1
\$\begingroup\$

I know I shouldn't. But I just wanted to ask due to a specific requirement. I also searched the forum but couldn't find any similar question. Please give me a link if there's any.

I'm asked to modify one of our own design commercial three-phase electric meters according to a big customer's requirement: The e-meter should never affected by outer magnetic flux densities up to 300mT, and it should be as cheap as other cheaper brands' e-meters.

I decided to modify and "cheapen" the power supply first. In the original design the power supply consists of a flyback regulator following a three-phase full-wave rectifier (simplified):

schematic

simulate this circuit – Schematic created using CircuitLab

VDD is the supply for digital blocks (MCU, ADCs, communication interfaces etc.) and, as can be seen from the simplified schematic above, its ground (shown as SEC-GND) is tied to the NEUTRAL through a ferrite bead to guarantee accurate phase voltage measurements.

So I decided to make a transformerless power supply since it is relatively cheaper and is relatively resistant to magnetic fields due to the lack of magnetic components (i.e. inductor/transformer):

schematic

simulate this circuit

The problem is that I don't know what should I do to guarantee accurate phase voltage measurements. I know I shouldn't connect the rectifier's GND to the NEUTRAL even if the system is ideally balanced (The system wil never be balanced because the phase voltage differs in tougher environments here in Turkey).

Any suggestions?

\$\endgroup\$
3
  • \$\begingroup\$ You must isolate on the measurement side now. \$\endgroup\$
    – Jeroen3
    Jan 24, 2020 at 14:14
  • \$\begingroup\$ Does your system need to be isolated as well? The old design was. \$\endgroup\$
    – Aaron
    Jan 24, 2020 at 17:02
  • \$\begingroup\$ @Aaron isolation is not needed. Our first concern is the cost since a flyback regulator (isolated or not) is expensive. \$\endgroup\$ Jan 24, 2020 at 17:54

2 Answers 2

1
\$\begingroup\$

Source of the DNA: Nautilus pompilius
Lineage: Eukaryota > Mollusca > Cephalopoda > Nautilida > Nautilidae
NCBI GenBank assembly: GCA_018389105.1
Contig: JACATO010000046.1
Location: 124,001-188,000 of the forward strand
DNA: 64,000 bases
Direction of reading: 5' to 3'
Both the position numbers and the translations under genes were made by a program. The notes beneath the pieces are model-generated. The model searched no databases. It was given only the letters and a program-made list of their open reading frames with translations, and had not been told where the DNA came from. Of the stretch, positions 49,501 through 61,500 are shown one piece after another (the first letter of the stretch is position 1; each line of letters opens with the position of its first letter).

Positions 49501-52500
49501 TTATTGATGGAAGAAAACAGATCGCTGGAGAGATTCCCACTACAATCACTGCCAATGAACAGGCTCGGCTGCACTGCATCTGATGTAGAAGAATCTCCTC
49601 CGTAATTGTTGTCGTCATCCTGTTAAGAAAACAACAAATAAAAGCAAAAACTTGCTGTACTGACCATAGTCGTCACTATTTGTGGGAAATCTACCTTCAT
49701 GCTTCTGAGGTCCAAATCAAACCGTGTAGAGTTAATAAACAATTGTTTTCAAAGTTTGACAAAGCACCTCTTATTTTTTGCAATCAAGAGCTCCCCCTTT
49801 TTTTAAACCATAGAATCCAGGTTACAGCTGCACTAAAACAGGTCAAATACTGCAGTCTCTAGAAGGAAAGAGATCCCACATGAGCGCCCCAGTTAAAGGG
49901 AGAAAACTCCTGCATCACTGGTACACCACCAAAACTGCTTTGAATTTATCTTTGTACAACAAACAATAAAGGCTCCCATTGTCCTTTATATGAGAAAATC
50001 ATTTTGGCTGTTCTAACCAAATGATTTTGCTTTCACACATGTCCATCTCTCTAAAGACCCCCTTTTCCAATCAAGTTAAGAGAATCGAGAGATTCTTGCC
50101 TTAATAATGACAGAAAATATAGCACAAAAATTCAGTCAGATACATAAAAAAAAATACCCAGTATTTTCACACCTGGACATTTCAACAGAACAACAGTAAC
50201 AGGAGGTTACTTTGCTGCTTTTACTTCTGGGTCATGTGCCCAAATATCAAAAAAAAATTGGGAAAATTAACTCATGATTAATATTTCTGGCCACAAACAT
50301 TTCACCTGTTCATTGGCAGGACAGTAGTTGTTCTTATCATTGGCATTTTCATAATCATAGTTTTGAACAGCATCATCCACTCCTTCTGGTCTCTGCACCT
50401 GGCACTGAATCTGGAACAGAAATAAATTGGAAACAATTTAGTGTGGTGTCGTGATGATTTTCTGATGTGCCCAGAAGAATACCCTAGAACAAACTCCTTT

Directly connecting neutral should not be a problem, many single-phase transformerless supplies do that.

enter image description here

This image from atmel app note AVR465 "single phase energy meter", you may find the remainder of that document interesting too,

A three phase supply made by replicating the capacitor and rectifier part will work in a similar way but with less ripple at the regulator input.

\$\endgroup\$
1
  • 1
    \$\begingroup\$ Maybe you could elaborate? \$\endgroup\$
    – Voltage Spike
    Jan 25, 2020 at 3:20
0
\$\begingroup\$

A power supply that uses transformers is okay, provided that the magnetic field will not cause the transformer to malfunction. You don’t need the transformer to be involved in the measurements.

A line-powered switching regulator is a good choice, in my opinion. It does use one or two transformers, but they are high-frequency transformers, which can be much smaller and cheaper. That’s why they are so commonly used in consumer electronics. They are, however, noisy, so you will need to be sure to provide adequate filtering. Such power supplies may be available as commercial off-the-shelf products.

\$\endgroup\$
2
  • \$\begingroup\$ A line-powered switching regulator is already our first solution in the original design, but it's expensive (a 1000-V MOSFET, controller, transformer, etc) for the customer's special requirement. ...provided that the magnetic field will not cause the transformer to malfunction... In our tests, we use a magnet having a DC flux density of about 250mT. And it can "stop" the regulator because the flyback transformer gets kinda saturated. That's why we place hall-effect sensors around the electricity meter's PCB to detect and log the presence of an unexpected outer magnetic field. \$\endgroup\$ Jan 25, 2020 at 12:49
  • \$\begingroup\$ And the customer expects resistance to heavier magnetic flux densities (increased from 200mT to 300mT). So we should use either a bigger transformer to prevent saturation easily, or use a power supply with non-magnetic components. That's why I go for a capacitive power supply. \$\endgroup\$ Jan 25, 2020 at 12:50

Your Answer

By clicking “Post Your Answer”, you agree to our terms of service and acknowledge you have read our privacy policy.

Not the answer you're looking for? Browse other questions tagged or ask your own question.